(3BL Media/Justmeans) - Electricity is like money. Both are useful, fluid and can be converted into action of many different forms. And both can be saved for a rainy day. The ability to save electricity for a rainy, or cloudy day, has suddenly become much more important now that solar, as well as wind power are becoming important contributors to our energy supply.
Without storage, these renewable sources of electric power, would have to be backed up with other sources that can produce power when they can’t, which undercuts their economic usefulness.
Utility studies have found that energy storage in sufficient quantity and at a reasonable price could, in some circumstances, obviate the need for new power plants.
That’s why the recent announcement by Tesla Motors of their new battery systems, designed to be used for energy storage for homes, businesses, and utilities, is causing such a stir. While the utility analysis said that the breakeven point for storage would occur when the price per kWh fell below $350, which they predicted was years away, Tesla surprised everyone, by showing up with a utility scale battery right now, that they claim can deliver storage at $250 per kWh.
Tesla’s Powerwall for the home is a flat wall-mounted package that provides 10 kWh of storage and will sell for $3500. It will provide battery backup if the grid goes down or it can store electricity from solar panels in an off-grid configuration. By next year, these will be produced by Tesla’s Gigafactory in Nevada.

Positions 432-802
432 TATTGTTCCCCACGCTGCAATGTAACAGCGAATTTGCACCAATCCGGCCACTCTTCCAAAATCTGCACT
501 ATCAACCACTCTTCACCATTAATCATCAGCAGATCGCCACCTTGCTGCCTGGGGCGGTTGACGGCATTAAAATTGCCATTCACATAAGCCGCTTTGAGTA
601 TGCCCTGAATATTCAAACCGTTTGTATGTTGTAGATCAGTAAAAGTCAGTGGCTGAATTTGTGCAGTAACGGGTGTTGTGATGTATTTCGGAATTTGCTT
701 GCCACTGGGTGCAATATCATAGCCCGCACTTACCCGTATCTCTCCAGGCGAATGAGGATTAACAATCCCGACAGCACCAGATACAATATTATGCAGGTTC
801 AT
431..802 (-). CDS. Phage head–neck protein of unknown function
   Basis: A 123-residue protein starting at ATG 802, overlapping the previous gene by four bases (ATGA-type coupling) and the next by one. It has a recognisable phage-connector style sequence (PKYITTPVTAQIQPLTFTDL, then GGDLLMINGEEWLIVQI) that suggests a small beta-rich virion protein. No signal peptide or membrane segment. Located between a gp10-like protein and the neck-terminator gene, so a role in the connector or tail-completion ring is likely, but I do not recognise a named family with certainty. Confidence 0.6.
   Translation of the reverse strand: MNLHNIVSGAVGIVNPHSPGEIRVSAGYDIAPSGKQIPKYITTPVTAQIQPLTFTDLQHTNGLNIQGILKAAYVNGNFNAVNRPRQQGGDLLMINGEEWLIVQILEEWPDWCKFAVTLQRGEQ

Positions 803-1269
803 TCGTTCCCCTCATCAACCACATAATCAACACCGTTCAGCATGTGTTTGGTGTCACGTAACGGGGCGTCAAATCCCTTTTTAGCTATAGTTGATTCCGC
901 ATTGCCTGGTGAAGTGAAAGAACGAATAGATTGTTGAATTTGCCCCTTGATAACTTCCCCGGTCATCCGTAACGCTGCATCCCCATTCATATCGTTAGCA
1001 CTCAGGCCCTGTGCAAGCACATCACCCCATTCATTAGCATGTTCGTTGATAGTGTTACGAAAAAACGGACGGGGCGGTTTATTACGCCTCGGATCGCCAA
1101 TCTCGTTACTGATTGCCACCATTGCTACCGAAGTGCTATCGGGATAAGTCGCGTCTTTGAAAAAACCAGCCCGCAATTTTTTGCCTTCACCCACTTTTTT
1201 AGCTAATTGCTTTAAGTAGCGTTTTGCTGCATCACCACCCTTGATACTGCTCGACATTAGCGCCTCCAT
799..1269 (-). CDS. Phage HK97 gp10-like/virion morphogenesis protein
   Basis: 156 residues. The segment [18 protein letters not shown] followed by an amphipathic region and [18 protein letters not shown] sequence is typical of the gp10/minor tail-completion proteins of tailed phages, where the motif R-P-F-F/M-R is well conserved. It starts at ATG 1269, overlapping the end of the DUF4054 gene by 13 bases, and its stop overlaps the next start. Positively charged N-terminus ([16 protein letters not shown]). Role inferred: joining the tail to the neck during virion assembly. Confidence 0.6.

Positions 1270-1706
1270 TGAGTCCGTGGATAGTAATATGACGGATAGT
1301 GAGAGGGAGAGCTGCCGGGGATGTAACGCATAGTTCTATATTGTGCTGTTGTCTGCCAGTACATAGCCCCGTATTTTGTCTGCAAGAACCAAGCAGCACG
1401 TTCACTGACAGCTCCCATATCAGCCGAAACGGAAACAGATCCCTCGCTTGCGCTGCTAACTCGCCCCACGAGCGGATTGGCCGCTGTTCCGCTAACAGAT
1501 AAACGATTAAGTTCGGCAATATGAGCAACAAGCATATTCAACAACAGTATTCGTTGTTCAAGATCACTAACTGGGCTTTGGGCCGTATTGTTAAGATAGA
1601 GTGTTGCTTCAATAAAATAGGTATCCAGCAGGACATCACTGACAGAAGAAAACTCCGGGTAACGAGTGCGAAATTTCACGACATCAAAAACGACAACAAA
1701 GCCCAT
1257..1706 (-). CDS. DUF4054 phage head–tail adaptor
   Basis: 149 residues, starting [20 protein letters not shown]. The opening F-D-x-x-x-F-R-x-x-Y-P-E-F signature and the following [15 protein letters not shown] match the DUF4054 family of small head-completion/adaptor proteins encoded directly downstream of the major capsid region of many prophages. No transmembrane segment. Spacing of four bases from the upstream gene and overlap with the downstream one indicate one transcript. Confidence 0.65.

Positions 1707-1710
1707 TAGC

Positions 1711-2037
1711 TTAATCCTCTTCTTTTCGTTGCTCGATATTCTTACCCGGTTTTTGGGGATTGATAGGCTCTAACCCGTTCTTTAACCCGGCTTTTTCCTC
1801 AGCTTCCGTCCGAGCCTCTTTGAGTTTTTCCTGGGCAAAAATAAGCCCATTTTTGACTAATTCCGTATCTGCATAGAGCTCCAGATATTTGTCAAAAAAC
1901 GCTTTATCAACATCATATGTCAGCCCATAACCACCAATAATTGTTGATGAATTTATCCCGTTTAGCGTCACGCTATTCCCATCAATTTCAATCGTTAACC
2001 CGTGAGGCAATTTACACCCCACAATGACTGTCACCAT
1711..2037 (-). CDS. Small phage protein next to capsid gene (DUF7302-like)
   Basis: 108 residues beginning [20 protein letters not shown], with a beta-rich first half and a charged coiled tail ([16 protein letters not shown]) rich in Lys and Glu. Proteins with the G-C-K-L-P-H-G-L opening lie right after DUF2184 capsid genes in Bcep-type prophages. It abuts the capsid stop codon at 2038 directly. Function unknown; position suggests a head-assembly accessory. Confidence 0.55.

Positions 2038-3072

For utilities, the 100 kWh Powerpack is a scalable module that can go up to gigawatt levels at the $250 per kWh price point. One utility, said Elon Musk, Tesla’s CEO, has already contracted for a 250 MWh system.
Indeed, the biggest impact may be in the utility-class application. Some concerns have been raised about the residential offerings by, among others, SolarCity, a major supplier that happens to have Elon Musk on its board. SolarCity spokesman Jonathan Bass says they are not happy with the available configurations or the economics. Of the two offerings, only the smaller 7 kWh unit is designed to be charged and discharged on a daily basis. And given the fact that many localities allow the grid to fill in the gaps when the sun is not shining, that calls into question the economics of purchasing a home battery, unless you are completely off-grid. The larger 10kWh battery, is designed for backup when the grid goes down. That would be more attractive for high-end homes or small businesses with a critical need for constant power.